Elsie Clews Parsons: Inventing Modern Life

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University of Chicago Press, Mar 1, 1999 - Social Science - 538 pages
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Elsie Clews Parsons was a pioneering feminist, an eminent anthropologist, and an ardent social critic. In Elsie Clews Parsons, Desley Deacon reconstructs Parsons's efforts to overcome gender biases in both academia and society.

"Wonderfully illuminating. . . . Parsons's work resonates strikingly to current trends in anthropology."—George W. Stocking, Jr., Journal of the Royal Anthropological Institute

"This is the biography of a woman so interesting and effective—a cross between Margaret Mead and Georgia O'Keeffe. . . . A nuanced portrait of this vivid woman."—Tanya Luhrmann, New York Times Book Review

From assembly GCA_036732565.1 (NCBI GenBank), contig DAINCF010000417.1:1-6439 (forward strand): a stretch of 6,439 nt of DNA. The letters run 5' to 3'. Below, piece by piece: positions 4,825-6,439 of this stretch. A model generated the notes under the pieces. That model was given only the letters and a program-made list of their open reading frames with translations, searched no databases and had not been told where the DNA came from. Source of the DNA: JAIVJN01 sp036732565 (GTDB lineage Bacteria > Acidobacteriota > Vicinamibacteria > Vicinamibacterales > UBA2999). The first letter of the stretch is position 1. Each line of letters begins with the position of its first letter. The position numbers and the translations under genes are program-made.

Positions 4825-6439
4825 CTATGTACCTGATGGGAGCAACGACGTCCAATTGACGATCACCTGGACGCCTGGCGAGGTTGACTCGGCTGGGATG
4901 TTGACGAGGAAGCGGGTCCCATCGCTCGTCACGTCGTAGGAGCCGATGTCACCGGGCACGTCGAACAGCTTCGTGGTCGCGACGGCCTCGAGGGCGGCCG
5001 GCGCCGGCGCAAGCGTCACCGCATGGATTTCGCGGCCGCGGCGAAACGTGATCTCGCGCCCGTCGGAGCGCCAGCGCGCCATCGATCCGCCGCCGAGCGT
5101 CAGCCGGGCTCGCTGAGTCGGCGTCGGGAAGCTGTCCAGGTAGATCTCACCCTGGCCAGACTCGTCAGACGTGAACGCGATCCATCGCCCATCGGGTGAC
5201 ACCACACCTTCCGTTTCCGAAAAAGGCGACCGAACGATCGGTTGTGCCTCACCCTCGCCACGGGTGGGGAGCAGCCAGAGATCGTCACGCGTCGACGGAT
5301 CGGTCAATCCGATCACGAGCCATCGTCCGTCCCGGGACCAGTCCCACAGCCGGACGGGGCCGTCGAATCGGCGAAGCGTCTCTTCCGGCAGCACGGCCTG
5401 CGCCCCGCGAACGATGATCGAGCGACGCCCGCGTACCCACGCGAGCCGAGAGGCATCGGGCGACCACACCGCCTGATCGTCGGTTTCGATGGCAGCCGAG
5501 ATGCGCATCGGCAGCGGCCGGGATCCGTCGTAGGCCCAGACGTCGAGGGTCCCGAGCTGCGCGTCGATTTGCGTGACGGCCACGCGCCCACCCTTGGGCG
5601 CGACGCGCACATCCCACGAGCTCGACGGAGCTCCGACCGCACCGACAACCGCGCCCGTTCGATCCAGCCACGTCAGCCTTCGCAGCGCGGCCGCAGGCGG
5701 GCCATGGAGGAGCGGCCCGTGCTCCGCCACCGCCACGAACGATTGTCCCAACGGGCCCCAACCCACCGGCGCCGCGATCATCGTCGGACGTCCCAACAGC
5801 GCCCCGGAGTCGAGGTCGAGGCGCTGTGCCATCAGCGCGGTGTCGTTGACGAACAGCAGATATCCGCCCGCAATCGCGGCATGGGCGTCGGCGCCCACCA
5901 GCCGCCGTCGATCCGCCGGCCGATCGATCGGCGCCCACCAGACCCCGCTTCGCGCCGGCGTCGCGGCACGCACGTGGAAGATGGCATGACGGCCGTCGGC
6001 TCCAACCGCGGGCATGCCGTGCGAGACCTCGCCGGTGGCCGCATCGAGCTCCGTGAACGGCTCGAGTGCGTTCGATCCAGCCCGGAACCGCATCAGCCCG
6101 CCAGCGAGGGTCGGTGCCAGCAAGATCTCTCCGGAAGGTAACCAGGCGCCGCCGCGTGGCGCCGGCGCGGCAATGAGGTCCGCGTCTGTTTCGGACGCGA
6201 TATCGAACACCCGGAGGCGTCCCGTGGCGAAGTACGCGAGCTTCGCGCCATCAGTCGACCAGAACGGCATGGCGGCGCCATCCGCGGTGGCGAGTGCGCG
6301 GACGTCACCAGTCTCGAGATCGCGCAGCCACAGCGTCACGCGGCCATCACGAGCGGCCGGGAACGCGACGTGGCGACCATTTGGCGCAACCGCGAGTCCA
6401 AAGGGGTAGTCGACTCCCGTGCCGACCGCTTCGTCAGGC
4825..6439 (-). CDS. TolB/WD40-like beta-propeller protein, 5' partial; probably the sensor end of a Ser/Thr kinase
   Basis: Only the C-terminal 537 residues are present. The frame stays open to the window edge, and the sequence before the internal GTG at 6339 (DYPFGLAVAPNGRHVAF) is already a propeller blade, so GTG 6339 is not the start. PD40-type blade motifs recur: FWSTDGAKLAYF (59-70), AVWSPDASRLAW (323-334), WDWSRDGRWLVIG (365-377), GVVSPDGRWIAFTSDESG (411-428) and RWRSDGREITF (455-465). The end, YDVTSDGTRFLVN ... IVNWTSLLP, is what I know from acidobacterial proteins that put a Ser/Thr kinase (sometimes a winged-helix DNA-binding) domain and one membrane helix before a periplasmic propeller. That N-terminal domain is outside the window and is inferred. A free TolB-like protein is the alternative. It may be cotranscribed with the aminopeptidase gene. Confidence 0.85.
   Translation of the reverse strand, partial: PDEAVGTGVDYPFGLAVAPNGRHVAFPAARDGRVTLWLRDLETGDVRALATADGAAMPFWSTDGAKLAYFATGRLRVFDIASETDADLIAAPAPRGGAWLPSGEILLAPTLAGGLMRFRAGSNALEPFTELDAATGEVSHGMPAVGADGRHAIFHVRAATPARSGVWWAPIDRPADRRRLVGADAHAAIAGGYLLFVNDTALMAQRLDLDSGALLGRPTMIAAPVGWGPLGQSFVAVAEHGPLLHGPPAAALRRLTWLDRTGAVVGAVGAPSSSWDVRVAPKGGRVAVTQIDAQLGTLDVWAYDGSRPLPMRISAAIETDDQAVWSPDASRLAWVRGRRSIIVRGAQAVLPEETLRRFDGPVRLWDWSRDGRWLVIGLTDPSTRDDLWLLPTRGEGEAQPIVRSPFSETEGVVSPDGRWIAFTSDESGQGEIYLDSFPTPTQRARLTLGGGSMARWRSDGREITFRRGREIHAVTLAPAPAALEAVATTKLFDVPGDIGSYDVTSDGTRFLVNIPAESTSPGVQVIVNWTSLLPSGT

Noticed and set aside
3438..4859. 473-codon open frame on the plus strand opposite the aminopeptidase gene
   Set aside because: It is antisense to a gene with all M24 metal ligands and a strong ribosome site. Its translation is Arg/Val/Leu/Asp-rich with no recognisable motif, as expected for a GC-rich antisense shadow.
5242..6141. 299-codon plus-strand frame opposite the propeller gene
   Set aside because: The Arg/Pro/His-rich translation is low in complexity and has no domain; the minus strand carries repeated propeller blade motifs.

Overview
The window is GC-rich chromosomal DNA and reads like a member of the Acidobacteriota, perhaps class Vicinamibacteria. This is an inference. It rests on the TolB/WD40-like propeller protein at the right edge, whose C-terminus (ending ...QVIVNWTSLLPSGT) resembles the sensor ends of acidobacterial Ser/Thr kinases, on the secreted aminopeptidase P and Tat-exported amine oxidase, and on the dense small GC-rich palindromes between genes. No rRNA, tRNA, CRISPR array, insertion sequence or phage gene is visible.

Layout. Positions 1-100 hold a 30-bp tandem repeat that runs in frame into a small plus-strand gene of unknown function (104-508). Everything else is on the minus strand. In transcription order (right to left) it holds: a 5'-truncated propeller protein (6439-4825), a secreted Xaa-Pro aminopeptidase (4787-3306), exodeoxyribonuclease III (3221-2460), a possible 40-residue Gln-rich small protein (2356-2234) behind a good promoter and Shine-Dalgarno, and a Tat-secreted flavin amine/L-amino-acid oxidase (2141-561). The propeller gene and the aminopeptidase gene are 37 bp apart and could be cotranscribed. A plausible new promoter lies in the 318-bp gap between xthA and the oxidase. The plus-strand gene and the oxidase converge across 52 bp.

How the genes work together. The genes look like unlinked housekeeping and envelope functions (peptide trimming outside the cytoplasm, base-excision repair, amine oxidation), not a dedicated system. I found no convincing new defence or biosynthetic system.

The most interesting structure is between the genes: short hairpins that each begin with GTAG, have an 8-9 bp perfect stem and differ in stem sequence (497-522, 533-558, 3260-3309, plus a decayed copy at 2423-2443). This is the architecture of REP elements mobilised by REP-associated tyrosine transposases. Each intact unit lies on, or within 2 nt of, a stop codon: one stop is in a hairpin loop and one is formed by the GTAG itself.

"A marvelous new book about the life of Elsie Clews Parsons. . . . It's as though she is sitting on the next rock, a contemporary struggling with the same issues that confront women today: how to combine work, love and child-rearing into one life."—Abigail Trafford, Washington Post

"Parsons's splendid life and work continue to illuminate current puzzles about acculturation and diversity."—New Yorker

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Elsie Clews Parsons: inventing modern life

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Deacon (American studies, Univ. of Texas) here chronicles the attempts of sociologist and anthropologist Parsons to change 19th-century American values. Parsons (1874-1941) attended graduate school ... Read full review

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